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April 17, 2016

Common cicadas of California

Filed under: United States — Tags: — Dan @ 7:04 pm

Common cicadas of California (CA):

Cacama californica Davis, 1919 aka Cactus Dodger

Cacama crepitans (Van Duzee, 1914) aka Cactus Dodger

Cacama valvata (Uhler, 1888) aka Common Cactus Dodger

Common Cactus Dodger

Clidophleps beameri Davis, 1936

Clidophleps blaisdellii (Uhler, 1892)

Clidophleps distanti distanti (Van Duzee, 1914)

Clidophleps distanti truncata (Van Duzee, 1914)

Clidophleps rotundifrons (Davis, 1916)

Clidophleps tenuis Davis, 1927

Clidophleps vagans Davis, 1925

Clidophleps wrighti Davis, 1926

(Davis, 1921) aka Citrus Cicada

Citrus Cicada

Neoplatypedia ampliata (Van Duzee, 1915)

Neoplatypedia constricta Davis, 1920

Okanagana annulata Davis, 1935

Okanagana arboraria Wymore, 1934

Okanagana arctostaphylae Van Duzee, 1915

Okanagana aurora Davis, 1936

Okanagana bella Davis, 1919 aka Mountain Cicada

Mountain Cicada

Okanagana canadensis (Provancher, 1889) aka Canadian Cicada

Canadian Cicada

Okanagana canescens Van Duzee, 1915

Okanagana catalina Davis, 1936

Okanagana cruentifera (Uhler, 1892)

Okanagana ferrugomaculata Davis, 1936

Okanagana fratercula Davis, 1915

Okanagana gibbera Davis, 1927

Okanagana hesperia (Uhler, 1872)

Okanagana hirsuta Davis

Okanagana luteobasalis Davis, 1935

Okanagana magnifica Davis, 1919

Okanagana mariposa mariposa Davis, 1915

Okanagana napa Davis, 1919

Okanagana nigriviridis Davis, 1921

Okanagana nigrodorsata Davis, 1923

Okanagana occidentalis (Walker in Lord, 1866)

Okanagana oregona Davis, 1916

Okanagana orithyia Bliven, 1964

Okanagana ornata Van Duzee, 1915

Okanagana pallidula Davis, 1917

Okanagana pernix Bliven, 1964

Okanagana rhadine Bliven, 1964

Okanagana rimosa rimosa (Say, 1830) aka Say’s Cicada

Say's Cicada

Okanagana rubrovenosa Davis, 1915

Okanagana salicicola Bliven, 1964

Okanagana sequoiae Bliven, 1964

Okanagana simulata Davis, 1921

Okanagana sperata Van Duzee, 1935

Okanagana striatipes (Haldeman, 1852)

Okanagana synodica synodica (Say, 1825) aka Walking Cicada

Okanagana triangulata Davis, 1915

Okanagana tristis rubrobasalis Davis, 1926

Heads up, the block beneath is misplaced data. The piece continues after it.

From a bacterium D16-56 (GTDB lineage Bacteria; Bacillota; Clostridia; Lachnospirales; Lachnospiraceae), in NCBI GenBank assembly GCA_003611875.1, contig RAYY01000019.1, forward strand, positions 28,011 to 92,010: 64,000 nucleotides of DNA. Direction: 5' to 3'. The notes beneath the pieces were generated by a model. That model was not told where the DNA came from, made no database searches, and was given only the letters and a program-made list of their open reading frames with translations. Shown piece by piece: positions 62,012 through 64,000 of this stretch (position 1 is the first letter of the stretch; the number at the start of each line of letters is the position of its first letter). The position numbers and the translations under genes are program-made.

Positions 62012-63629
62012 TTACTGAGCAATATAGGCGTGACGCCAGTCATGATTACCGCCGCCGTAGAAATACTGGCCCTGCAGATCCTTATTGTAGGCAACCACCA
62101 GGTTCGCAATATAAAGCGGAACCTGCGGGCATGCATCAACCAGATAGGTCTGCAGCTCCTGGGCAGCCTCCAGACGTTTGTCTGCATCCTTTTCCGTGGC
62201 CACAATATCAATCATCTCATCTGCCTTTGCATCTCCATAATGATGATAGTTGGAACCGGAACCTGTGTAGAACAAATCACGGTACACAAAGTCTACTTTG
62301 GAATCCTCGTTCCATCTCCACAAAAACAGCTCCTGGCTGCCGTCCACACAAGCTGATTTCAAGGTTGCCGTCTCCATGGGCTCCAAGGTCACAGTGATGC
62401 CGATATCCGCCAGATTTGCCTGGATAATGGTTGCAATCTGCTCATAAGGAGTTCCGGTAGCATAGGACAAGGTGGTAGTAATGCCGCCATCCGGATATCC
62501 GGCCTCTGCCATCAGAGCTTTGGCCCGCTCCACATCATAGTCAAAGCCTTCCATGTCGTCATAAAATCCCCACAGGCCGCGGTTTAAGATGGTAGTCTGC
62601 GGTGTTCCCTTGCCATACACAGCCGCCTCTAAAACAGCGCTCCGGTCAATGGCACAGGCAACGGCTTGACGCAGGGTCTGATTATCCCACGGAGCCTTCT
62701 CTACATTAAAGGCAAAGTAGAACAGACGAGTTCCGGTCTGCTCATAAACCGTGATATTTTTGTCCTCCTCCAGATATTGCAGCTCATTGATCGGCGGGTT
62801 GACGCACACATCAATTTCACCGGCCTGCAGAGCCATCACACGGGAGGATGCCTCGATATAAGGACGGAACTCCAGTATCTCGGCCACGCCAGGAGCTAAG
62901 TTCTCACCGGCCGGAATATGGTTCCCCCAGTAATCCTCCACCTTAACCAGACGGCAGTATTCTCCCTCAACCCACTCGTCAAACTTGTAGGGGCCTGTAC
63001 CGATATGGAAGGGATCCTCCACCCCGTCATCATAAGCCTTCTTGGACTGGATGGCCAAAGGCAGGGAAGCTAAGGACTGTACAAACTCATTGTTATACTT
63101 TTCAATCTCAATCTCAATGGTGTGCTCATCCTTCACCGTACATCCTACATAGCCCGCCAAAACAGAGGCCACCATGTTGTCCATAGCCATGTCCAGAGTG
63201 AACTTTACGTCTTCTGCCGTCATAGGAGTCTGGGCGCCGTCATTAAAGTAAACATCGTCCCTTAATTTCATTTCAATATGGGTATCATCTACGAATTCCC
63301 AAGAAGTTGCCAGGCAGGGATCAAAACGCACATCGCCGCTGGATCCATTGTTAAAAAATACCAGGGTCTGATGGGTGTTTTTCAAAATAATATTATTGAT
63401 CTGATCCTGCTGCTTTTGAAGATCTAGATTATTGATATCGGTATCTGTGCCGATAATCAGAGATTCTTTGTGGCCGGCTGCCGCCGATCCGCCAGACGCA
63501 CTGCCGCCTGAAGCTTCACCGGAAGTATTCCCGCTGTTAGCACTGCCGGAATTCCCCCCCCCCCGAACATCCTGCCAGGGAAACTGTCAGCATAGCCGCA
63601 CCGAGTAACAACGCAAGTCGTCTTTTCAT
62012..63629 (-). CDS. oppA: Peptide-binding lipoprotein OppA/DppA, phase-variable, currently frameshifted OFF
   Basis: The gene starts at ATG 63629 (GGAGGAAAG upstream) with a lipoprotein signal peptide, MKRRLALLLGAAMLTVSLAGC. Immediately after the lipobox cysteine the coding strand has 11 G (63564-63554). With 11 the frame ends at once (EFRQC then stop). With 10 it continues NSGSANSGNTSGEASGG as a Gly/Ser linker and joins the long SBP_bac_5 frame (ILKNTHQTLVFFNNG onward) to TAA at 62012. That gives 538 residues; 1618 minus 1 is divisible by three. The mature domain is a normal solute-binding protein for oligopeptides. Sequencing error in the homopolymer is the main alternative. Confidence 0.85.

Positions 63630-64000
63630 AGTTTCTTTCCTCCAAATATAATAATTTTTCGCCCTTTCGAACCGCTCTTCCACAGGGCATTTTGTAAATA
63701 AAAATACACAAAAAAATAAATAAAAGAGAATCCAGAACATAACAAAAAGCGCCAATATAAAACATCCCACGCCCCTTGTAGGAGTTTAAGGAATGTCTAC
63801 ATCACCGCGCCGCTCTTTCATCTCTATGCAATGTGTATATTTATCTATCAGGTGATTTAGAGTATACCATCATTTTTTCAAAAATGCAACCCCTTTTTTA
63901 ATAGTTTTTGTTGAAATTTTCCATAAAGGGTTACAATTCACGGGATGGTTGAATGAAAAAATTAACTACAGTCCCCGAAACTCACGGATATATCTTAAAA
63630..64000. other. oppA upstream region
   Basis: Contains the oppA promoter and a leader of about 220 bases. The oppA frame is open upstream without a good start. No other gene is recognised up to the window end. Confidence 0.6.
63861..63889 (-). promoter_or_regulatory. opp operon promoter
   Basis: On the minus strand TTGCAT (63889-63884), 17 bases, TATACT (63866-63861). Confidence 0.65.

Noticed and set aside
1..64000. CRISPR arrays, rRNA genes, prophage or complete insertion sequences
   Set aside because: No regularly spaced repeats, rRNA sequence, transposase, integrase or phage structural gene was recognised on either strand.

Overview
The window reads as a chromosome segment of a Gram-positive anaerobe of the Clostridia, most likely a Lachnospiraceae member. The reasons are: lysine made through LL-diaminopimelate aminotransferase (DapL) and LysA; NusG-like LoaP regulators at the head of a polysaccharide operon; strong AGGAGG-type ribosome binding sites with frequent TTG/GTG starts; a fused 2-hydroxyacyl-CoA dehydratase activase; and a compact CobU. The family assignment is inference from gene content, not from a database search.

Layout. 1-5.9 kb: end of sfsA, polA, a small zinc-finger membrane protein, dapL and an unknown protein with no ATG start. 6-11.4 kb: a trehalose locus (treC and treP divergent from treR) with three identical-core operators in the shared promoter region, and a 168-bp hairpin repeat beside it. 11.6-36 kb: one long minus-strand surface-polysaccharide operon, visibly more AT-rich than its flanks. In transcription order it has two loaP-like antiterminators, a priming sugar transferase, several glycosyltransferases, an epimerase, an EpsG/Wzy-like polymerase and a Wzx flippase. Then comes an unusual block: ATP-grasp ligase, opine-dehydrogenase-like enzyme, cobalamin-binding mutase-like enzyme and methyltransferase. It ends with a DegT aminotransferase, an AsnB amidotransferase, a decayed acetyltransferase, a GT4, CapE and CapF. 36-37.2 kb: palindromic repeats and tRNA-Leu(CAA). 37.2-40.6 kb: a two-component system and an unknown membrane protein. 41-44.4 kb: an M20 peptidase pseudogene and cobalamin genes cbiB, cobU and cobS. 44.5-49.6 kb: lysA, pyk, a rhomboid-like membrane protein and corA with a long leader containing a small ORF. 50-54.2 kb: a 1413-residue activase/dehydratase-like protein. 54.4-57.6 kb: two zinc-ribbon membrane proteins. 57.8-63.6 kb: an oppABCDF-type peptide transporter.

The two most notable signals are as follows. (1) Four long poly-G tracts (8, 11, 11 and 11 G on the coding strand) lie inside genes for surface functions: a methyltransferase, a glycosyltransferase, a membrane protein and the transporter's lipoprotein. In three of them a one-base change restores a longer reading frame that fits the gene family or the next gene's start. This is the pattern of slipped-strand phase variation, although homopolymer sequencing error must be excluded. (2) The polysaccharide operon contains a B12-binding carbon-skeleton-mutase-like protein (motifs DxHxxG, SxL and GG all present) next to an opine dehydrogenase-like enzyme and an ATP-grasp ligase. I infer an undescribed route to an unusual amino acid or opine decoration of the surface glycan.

Okanagana tristis tristis Van Duzee, 1915

Okanagana uncinata Van Duzee, 1915

Okanagana utahensis Davis, 1919

Okanagana vanduzeei Distant, 1914

Okanagana vandykei Van Duzee, 1915

Okanagana venusta Davis, 1935

Okanagana villosa Davis, 1941

Okanagana vocalis Bliven, 1964

Okanagana wymorei Davis, 1935

Okanagodes gracilis gracilis Davis, 1919

Okanagodes gracilis viridis Davis, 1934

Platypedia aperta Van Duzee, 1915

Platypedia areolata (Uhler, 1861)

Platypedia barbata Davis, 1920

Platypedia bernardinoensis Davis, 1932

Platypedia falcata Davis, 1920

Platypedia intermedia Van Duzee, 1915

Platypedia laticapitata Davis, 1921

Platypedia mariposa Davis, 1935

Platypedia middlekauffi Simons, 1953

Platypedia minor Uhler, 1888

Platypedia mohavensis mohavensis Davis, 1920

Platypedia mohavensis rufescens Davis, 1932

Platypedia putnami keddiensis Davis, 1920 aka Putnam’s Cicada

Platypedia putnami lutea Davis, 1920 aka Putnam’s Cicada

Platypedia putnami occidentalis Davis, 1920 aka Putnam’s Cicada

Platypedia putnami putnami (Uhler, 1877) aka Putnam’s Cicada

Platypedia rufipes Davis, 1920

Platypedia scotti Davis, 1935

Platypedia similis Davis, 1920

Platypedia sylvesteri Simons, 1953

Platypedia tomentosa Davis, 1942

Platypedia usingeri Simons, 1953

Platypedia vanduzeei Davis, 1920

Tibicinoides cupreosparsa (Uhler, 1889)

Tibicinoides mercedita (Davis, 1915)

Tibicinoides minuta (Davis, 1915)

Related Articles

  1. The Curious Case of Cultriformis in California
  2. Biogeography of the Cicadas (Hemiptera: Cicadidae) of North America, North of Mexico

Name and Location References:

  1. Full Binomial Names:
  2. Common names & locations:;; The Songs of Insects by Lang Elliott and Wil Herschberger; my personal memory.
  3. Locations: Biogeography of the Cicadas (Hemiptera: Cicadidae) of North America, North of Mexico by Allen F. Sanborn and Polly K. Phillips.
  4. List of species with MAPs: Biogeography of the Cicadas (Hemiptera: Cicadidae) of North America, North of Mexico [PDF] by Allen F. Sanborn and Polly K. Phillips. Download it once; treasure it forever.


  1. Douglas says:

    I live in Calaveras county in California at 2800ft altitude. When I moved there in 1998 cicadas came out every summer for a few years when it got hot outside. They made the most awesome buzzing sound. I have not seen or heard them for many years now. What happened to them? I miss them.